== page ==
An adventure game is a video game in which the player assumes the role of a protagonist in an interactive story driven by exploration and puzzle-solving. The genre's focus on story allows it to draw heavily from other narrative-based media, literature and film, encompassing a wide variety of literary genres. Many adventure games (text and graphic) are designed for a single player, since this emphasis on story and character makes multi-player design difficult. Colossal Cave Adventure is identified as the first such adventure game, first released in 1976, while other notable adventure game series include Zork, King's Quest, The Secret of Monkey Island, and Myst.

Initial adventure games developed in the 1970s and early 1980s were text-based, using text parsers to translate the player's input into commands. As personal computers became more powerful with the ability to show graphics, the graphic adventure game format became popular, initially by augmenting player's text commands with graphics, but soon moving towards point and click interfaces. Further computer advancements led to adventure games with more immersive graphics using real-time or pre-rendered three-dimensional scenes or full-motion video taken from the first- or third-person perspective.

For markets in the Western hemisphere, the genre's popularity peaked during the late 1980s to mid-1990s when many considered it to be among the most technically advanced genres, but had become a niche genre in the early 2000s due to the popularity of first-person shooters and became difficult to find publishers to support such ventures. Since then, a resurgence in the genre has occurred spurred on by success of independent video game development, particularly from crowdfunding efforts, the wide availability of digital distribution enabling episodic approaches, and the proliferation of new gaming platforms including portable consoles and mobile devices; The Walking Dead is considered to be a key title that rejuvenated the genre.

Within the Asian markets, adventure games continue to be popular in the form of visual novels, which make up nearly 70% of PC games released in Japan. The Asian markets have also found markets for adventure games for portable and mobile gaming devices. Japanese adventure games tend to be distinct from Western adventure games and have their own separate development history.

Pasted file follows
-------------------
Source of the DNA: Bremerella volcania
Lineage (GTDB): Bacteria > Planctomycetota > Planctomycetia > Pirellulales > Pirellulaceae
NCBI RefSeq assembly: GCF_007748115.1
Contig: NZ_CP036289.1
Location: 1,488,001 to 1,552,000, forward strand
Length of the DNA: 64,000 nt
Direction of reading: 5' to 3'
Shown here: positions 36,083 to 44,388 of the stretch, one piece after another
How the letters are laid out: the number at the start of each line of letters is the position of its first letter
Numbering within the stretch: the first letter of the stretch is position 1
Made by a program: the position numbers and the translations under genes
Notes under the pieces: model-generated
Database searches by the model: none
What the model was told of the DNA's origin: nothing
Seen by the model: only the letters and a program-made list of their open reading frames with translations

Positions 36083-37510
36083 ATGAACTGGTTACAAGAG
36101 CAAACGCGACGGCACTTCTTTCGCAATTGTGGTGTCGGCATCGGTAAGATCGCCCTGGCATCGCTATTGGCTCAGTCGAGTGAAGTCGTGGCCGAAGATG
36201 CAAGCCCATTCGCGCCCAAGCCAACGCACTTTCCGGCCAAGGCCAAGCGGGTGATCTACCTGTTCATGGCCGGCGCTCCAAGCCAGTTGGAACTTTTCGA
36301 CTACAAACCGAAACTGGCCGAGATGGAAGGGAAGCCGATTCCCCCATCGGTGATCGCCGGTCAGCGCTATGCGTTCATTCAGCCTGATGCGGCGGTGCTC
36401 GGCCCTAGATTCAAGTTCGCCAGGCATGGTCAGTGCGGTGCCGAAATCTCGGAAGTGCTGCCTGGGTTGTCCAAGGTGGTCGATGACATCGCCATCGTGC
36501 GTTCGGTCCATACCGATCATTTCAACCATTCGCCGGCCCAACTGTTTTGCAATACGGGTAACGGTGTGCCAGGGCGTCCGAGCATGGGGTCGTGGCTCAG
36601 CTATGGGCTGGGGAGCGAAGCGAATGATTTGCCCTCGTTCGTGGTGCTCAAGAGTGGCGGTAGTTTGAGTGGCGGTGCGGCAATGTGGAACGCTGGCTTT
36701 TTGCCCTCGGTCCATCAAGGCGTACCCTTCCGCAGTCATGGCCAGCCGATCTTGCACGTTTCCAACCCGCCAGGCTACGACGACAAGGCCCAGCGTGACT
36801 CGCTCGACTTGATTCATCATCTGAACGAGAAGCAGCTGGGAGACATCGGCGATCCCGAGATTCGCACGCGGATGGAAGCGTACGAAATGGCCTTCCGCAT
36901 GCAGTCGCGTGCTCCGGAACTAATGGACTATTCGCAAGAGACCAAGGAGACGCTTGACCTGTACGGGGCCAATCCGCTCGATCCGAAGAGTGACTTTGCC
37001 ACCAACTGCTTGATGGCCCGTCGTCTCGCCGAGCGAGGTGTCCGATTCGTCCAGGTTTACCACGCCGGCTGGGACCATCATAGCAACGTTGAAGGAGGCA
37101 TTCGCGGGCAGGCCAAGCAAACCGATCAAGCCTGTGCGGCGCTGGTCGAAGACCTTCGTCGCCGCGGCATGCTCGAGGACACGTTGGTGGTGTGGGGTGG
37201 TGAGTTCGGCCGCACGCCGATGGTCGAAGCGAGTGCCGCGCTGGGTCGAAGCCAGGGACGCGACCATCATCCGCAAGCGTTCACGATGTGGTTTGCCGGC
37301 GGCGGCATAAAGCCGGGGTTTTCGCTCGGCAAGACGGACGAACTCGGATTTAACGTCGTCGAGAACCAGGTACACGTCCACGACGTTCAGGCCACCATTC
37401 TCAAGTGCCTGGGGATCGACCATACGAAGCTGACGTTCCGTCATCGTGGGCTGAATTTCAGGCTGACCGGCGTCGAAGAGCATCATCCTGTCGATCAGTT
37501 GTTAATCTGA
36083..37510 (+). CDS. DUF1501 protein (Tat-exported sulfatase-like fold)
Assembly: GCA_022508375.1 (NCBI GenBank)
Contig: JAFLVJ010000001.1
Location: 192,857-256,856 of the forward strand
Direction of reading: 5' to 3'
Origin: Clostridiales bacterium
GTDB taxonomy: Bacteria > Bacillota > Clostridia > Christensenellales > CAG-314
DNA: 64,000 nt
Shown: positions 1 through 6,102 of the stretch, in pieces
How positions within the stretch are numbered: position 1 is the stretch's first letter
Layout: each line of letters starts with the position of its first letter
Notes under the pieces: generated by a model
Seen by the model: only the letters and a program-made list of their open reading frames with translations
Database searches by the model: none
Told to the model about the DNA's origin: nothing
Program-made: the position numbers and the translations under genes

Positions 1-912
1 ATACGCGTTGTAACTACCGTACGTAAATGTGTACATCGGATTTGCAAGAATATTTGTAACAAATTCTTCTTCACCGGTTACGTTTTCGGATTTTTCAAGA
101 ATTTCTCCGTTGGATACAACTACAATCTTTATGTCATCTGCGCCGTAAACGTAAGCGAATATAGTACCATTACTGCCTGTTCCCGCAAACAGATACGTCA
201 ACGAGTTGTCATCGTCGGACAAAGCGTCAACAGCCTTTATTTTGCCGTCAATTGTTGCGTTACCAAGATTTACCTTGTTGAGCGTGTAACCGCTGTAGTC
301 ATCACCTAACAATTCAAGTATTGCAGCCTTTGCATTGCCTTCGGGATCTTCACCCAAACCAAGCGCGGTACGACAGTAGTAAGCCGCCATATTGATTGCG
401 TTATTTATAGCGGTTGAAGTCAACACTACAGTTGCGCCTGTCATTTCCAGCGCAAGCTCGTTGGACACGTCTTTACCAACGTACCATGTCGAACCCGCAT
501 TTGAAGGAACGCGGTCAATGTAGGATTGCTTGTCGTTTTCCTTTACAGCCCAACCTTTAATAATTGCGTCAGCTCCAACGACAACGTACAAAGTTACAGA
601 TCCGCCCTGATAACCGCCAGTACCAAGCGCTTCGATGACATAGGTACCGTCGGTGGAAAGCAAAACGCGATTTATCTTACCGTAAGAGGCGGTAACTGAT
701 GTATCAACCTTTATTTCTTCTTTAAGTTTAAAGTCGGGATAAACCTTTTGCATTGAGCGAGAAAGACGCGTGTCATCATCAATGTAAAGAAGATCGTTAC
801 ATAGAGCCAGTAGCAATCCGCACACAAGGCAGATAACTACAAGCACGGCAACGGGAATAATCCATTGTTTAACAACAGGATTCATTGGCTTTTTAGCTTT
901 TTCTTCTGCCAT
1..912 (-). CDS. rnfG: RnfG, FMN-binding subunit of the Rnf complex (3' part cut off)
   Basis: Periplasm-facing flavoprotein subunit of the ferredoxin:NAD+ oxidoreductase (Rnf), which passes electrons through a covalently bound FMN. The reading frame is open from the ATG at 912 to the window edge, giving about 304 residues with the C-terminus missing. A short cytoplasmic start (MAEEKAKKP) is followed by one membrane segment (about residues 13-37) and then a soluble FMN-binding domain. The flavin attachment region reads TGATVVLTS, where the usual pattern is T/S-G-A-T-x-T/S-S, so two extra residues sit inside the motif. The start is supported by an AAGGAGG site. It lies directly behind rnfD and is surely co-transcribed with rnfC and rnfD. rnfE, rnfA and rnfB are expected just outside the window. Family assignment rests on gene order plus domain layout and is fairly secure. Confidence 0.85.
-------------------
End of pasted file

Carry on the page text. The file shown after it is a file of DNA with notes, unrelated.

Digimon

Digimon (デジモン Dejimon, branded as Digimon: Digital Monsters, stylized as DIGIMON), short for "Digital Monsters" (デジタルモンスター Dejitaru Monsutā), is a Japanese media franchise encompassing virtual pet toys, anime, manga, video games, films and a trading card game. The franchise focuses on Digimon creatures, which are monsters living in a "Digital World", a parallel universe that originated from Earth's various communication networks.

The franchise was first created in 1997 as a series of virtual pets, akin to—and influenced in style by—the contemporary Tamagotchi or nano Giga Pet toys. The creatures were first designed to look cute and iconic even on the devices' small screens; later developments had them created with a harder-edged style influenced by American comics. The franchise gained momentum with its first anime incarnation, Digimon Adventure, and an early video game, Digimon World, both released in 1999. Several seasons of the anime and films based on them have aired, and the video game series has expanded into genres such as role-playing, racing, fighting, and MMORPGs. Other media forms have also been released.

Disney California Adventure

Disney California Adventure Park, commonly referred to as Disney California Adventure, California Adventure, or DCA, is a theme park located in Anaheim, California. It is owned and operated by The Walt Disney Company through its Parks, Experiences and Products division. The 72-acre (29 ha) park is themed after the history and culture of California, which celebrates the fun and adventure of the state through the use of various Disney, Pixar and Marvel properties. The park opened on February 8, 2001 as Disney's California Adventure Park or Disney's California Adventure, and it is the second of two theme parks built at the Disneyland Resort complex, after Disneyland Park.

The concept of a theme park dedicated to California arose from a meeting of Disney executives in 1995, following the cancellation of the WestCOT project. Construction of the park began in 1998 and was completed by early 2001. Disney initially projected high attendance rates at the new park, however, a series of preview openings held in January 2001 led to negative reviews, and after the park officially opened to the public on February 8, 2001, the company's attendance projections were never met. Disney spent the next several years incrementally adding new rides, shows, and attractions, and implementing other promotions aimed at boosting attendance. In 2007, Disney announced a major expansion of the park as well as a major overhaul of a significant portion of the park. Construction lasted for five years and was completed in stages, culminating with the opening of Buena Vista Street and Cars Land in June 2012.

According to the Themed Entertainment Association, the park hosted approximately 9.6 million guests in 2017, making it the 13th-most visited theme park in the world that year.